Designing a state-of-the-art UV disinfection facility, and ensuring its
reliability and flexibility, was possible thanks to the successful collaborative
relationship between CDM, Carollo, RA Consultants and GCWW.
Early in the project, the CDM-Carollo team used CFD modeling and UV system
simulation software (UVCAT) to evaluate and optimize UV system design concepts.
The analysis considered the enhanced disinfection of emerging pathogens and the
application of UV light with hydrogen peroxide for the reduction of organic
micro-pollutants. The analysis provided a clear understanding of the key design
issues impacting successful implementation of the project, including reactor
size, number of reactors, disinfection target and variations in UV
The team also used the U.S. Environmental Protection Agency's (EPA) public
health risk assessment model to quantify the project's public health benefits.
Results indicated that implementing UV disinfection at the RMTP would reduce
public health risks associated with Cryptosporidium to less than 1 infection per
100,000 persons. This result is expected to save $700,000 to $1 million per year
in public health avoidance costs.
The UV equipment was selected during the design phase of the project using a
competitive equipment procurement effort. Equipment procurement documents
(drawing and specifications) for both low-pressure and medium-pressure systems
were developed. A life cycle-based selection approach was used to compare the
bids received, taking into account capital costs and life-cycle costs, including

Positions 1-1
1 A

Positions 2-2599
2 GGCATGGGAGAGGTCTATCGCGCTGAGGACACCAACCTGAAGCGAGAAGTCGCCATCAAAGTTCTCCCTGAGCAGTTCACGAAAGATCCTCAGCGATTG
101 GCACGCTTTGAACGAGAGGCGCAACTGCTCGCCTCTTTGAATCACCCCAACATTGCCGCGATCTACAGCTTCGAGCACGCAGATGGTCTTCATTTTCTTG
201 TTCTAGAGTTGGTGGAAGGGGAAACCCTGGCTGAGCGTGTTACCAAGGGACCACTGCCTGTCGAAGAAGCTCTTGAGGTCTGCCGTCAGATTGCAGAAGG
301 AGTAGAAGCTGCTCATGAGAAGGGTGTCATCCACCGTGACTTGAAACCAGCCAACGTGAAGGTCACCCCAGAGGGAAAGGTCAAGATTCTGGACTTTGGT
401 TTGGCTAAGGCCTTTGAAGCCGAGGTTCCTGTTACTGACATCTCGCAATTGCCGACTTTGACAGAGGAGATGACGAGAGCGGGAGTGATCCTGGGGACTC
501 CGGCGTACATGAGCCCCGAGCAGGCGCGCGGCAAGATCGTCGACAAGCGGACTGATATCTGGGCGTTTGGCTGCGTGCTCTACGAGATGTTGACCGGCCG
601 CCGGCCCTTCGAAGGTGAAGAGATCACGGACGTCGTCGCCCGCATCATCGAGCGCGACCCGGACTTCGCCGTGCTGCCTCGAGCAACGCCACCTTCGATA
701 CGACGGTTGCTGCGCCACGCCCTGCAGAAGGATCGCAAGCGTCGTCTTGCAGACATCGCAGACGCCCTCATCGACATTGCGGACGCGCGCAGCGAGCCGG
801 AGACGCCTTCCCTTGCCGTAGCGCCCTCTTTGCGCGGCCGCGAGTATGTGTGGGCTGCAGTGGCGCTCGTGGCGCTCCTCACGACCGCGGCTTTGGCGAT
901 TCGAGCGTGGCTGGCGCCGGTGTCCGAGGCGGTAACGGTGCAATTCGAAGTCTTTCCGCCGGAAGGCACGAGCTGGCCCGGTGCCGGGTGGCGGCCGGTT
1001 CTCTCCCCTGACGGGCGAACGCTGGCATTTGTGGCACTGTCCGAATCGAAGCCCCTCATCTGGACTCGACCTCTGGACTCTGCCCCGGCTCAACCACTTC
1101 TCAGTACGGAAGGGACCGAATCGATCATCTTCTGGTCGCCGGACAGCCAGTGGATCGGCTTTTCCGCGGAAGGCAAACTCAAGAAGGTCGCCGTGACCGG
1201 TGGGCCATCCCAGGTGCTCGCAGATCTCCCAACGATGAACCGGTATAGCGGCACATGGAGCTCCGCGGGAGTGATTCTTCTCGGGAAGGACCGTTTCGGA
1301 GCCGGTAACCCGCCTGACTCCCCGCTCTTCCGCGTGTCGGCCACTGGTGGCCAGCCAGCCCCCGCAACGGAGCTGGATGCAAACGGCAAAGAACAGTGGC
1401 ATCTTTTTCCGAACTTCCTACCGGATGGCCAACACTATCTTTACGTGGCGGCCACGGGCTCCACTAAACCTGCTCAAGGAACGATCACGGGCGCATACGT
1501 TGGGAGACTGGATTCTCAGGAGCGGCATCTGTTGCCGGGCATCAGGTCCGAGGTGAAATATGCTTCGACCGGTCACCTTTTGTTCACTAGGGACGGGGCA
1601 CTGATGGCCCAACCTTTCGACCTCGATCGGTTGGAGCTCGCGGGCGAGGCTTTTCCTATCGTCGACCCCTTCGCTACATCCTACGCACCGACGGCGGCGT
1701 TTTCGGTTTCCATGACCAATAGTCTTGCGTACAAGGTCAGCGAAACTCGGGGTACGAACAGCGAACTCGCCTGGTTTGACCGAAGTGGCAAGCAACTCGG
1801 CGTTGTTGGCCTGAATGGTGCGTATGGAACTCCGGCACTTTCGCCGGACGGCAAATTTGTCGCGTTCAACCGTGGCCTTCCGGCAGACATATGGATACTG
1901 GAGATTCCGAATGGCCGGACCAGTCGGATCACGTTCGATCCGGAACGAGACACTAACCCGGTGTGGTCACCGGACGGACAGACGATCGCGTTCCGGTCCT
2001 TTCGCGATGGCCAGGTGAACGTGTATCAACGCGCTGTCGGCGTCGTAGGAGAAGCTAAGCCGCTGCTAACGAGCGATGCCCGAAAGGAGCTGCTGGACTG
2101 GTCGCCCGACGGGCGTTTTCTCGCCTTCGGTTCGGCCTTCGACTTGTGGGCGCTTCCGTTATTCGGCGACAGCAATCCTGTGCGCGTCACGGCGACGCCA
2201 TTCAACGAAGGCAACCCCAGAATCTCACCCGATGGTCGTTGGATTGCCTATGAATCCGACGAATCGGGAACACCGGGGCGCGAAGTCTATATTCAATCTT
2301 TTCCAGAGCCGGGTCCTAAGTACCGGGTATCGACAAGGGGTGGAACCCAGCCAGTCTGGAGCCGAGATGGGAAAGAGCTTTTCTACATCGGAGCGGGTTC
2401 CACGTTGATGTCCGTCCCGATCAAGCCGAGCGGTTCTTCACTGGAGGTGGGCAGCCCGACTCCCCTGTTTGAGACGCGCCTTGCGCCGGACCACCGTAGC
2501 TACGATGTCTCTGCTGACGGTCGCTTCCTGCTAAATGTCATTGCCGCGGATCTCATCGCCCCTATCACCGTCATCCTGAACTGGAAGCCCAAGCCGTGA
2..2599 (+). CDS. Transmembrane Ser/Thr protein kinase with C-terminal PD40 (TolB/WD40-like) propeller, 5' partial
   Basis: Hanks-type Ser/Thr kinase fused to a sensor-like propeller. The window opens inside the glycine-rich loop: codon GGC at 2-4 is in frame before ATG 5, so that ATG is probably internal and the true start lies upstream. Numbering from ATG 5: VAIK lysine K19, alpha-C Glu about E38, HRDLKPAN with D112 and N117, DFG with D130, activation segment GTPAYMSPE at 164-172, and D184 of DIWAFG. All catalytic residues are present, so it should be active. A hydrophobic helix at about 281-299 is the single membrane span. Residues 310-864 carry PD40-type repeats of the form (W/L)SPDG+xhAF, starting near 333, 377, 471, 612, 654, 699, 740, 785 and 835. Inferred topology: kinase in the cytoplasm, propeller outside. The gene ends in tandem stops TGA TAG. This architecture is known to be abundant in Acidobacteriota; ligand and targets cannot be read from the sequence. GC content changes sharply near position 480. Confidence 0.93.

those associated with power and lamp replacement. Based on the evaluation,
medium-pressure UV reactors from Calgon Carbon Corp. were selected. Procuring
the equipment during the design phase allowed the design of the UV facility to
be tailored to the selected medium-pressure technology.
The selected design consists of eight Calgon Carbon Sentinel® 48" Chevron
reactors. Each UV reactor train will be rated at 35 mgd, for a total firm
capacity of 245 mgd with seven duty trains and one standby train. Each reactor
will house five 20-kilowatt (kW) medium-pressure lamps. The Sentinel® system
will provide UV disinfection of a wide range of waterborne pathogens, including
Cryptosporidium and Giardia, using high-intensity, medium-pressure lamp
technology. The system is designed for a disinfection target of 99.99%
Cryptosporidium inactivation-the highest disinfection credit allowed under
federal drinking water regulations.
The UV system will be housed in a new building that provides approximately
19,600 square feet of space across two levels. The reactors will be housed on
the lower level, with electrical and other support spaces situated on the upper
level. The building will be initially outfitted with eight UV trains, but it is
sized to accommodate two additional future trains, for a total of 10 trains.
To help offset the increased energy demand of the UV treatment process, GCWW
will also install solar panels on the roof of the UV Facility. The system will
include 160 solar panels capable of generating approximately 45 kW of
electricity, which, in combination with other GCWW solar installations, is
enough to meet the majority of the power needed by the UV system under average
daily flow conditions. Renewable Energy Credits provided by the local electric
supplier will further help offset the operational costs of the UV facility.
In the future, GCWW will have the option to supplement this enhanced
disinfection process with a UV/peroxide advanced oxidation process (AOP) for